Storytelling and the Consequences of Recognizing the Humanity of the Other in Literature from Israel/Palestine

By Ann Murphy.

Published by The International Journal of Civic, Political, and Community Studies

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Reading for Peace is a critical approach to literature and film that explores the way texts and films produced in times of war and conflict may suggest constructive, peace-building ways to respond to the challenge of violence. Such texts thematize peace-building strategies and/or embody them in narrative/poetic technique to fashion “a rhetoric of peace.” These peace-building strategies include: an insistence on the importance of empathy and on seeing and humanizing the Other; a focus on storytelling and memory as a means of healing trauma; a rejection of revenge and the cycle of vengeance; and an attempt to negotiate a balance between remembering history and achieving forgiveness. This paper explores peace building in literature from Israel and Palestine, specifically in two texts, one by David Grossman and one by Elias Khoury. The paper identifies correspondences in motif, imagery and theme suggesting the power of empathy and forgiveness, the need to reject revenge, and the effort to see the Other as human. In addition, and more ambiguously, the texts share a preoccupation with history and storytelling, memory and trauma, victimhood and grievance, and both contain enactments of confrontation with the Other as an uncanny double. In effect, the literature of these two cultures constitutes a kind of Moebius strip of themes related to peace constituting a potential dialogue.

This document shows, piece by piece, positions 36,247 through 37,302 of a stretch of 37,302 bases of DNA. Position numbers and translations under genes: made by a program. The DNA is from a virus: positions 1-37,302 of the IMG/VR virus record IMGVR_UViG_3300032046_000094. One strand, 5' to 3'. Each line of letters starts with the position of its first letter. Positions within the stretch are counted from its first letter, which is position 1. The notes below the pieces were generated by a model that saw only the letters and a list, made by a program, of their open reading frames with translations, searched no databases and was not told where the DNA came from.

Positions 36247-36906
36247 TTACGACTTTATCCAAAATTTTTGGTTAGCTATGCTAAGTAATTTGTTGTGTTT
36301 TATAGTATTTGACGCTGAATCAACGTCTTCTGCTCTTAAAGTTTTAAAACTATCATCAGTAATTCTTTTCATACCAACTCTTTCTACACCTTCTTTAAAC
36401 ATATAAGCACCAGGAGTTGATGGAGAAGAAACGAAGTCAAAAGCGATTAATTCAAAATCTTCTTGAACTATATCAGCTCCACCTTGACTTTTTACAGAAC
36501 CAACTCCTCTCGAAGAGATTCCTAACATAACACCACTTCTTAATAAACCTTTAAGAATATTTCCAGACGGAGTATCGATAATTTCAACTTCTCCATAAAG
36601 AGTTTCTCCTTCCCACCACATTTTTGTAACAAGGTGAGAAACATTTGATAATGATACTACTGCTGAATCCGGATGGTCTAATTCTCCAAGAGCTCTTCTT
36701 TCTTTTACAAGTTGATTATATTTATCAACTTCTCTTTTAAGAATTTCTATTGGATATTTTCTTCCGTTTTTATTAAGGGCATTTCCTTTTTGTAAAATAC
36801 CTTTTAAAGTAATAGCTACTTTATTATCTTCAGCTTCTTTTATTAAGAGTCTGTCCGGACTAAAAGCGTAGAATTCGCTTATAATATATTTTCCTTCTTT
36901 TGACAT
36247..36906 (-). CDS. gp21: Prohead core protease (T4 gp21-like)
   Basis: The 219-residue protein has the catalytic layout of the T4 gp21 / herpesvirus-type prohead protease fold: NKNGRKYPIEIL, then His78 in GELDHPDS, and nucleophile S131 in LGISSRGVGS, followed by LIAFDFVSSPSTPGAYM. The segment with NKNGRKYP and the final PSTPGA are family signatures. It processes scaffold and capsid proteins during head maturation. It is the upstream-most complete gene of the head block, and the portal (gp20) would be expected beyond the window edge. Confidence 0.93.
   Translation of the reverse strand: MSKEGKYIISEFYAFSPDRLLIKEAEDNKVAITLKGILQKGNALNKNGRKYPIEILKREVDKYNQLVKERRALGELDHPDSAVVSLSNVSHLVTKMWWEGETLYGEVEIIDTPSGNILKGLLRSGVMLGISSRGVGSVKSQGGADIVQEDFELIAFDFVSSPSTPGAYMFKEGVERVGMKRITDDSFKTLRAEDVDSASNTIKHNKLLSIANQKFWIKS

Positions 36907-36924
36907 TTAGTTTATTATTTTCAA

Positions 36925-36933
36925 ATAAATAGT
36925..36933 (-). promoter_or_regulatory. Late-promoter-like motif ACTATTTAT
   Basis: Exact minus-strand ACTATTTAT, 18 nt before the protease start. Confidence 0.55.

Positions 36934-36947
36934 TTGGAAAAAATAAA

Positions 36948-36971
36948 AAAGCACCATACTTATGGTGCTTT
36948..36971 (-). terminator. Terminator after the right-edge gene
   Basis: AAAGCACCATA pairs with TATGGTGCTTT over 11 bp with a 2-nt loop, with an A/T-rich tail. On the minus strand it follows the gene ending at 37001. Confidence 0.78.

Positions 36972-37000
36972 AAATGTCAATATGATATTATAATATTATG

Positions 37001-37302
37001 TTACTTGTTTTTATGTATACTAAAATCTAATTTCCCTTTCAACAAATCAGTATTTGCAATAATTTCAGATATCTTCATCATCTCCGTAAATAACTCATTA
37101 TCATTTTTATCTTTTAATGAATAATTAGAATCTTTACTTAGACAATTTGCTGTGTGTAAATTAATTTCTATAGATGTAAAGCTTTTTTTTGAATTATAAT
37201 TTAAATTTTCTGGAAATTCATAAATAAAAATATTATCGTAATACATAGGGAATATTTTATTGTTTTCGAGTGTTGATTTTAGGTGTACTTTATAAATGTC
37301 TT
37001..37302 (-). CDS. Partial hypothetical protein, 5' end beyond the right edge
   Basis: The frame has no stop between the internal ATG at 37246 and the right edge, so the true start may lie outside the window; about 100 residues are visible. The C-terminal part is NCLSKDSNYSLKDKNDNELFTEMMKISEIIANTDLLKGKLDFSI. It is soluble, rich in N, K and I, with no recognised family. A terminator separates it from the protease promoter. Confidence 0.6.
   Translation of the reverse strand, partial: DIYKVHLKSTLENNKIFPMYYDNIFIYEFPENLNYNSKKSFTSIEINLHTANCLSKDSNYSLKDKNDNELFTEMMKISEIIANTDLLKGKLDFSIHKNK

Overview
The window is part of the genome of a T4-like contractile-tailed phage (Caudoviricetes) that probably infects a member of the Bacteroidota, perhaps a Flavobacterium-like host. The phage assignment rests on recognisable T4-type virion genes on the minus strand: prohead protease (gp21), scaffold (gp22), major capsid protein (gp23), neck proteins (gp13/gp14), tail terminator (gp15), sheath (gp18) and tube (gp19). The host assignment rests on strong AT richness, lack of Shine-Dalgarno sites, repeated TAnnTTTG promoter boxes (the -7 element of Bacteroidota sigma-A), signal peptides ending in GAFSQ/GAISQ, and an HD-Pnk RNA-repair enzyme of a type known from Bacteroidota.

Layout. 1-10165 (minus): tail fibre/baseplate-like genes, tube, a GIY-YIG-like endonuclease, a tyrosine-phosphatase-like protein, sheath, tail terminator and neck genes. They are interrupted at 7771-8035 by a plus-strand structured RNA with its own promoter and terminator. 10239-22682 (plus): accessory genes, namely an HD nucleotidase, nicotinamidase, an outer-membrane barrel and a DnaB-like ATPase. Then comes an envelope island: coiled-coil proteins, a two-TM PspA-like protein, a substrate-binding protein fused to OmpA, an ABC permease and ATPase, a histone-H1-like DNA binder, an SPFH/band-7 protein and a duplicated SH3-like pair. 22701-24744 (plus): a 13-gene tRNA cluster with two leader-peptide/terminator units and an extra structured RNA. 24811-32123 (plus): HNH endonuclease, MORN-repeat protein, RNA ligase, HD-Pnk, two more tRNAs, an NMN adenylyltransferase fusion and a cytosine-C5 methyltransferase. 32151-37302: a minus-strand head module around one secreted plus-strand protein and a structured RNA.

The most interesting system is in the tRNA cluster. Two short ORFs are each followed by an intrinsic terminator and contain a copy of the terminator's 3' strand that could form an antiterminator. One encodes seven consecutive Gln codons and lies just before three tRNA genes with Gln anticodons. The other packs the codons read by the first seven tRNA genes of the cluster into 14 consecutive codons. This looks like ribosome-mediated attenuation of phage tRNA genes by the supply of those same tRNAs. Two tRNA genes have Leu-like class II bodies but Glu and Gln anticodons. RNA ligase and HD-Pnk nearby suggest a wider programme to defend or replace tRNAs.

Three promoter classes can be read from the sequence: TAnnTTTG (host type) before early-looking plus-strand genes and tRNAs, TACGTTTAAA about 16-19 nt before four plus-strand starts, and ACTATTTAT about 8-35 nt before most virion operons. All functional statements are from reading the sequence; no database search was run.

Keywords: Literature, Film, Peace, War, Empathy, History, Forgiveness, Trauma, Revenge

The International Journal of Civic, Political, and Community Studies, Volume 10, Issue 2, 2012, pp.25-31. Article: Print (Spiral Bound). Article: Electronic (PDF File; 391.855KB).

Dr. Ann Murphy

Professor of English, Department of English, Assumption College, Worcester, Massachusetts, USA

Ann Murphy is Professor of English at Assumption College. Her academic interests include the 19th century British novel, feminist history, Virginia Woolf, literature by American women of color, post-colonial women writers, and peace studies and the literature of war and peace. She is the co-editor, with Deirdre Raftery, of a collection of letters from Emily Davies, 19th century British feminist. She is working on a book exploring images of peacemaking and nonviolence in literature from times of war.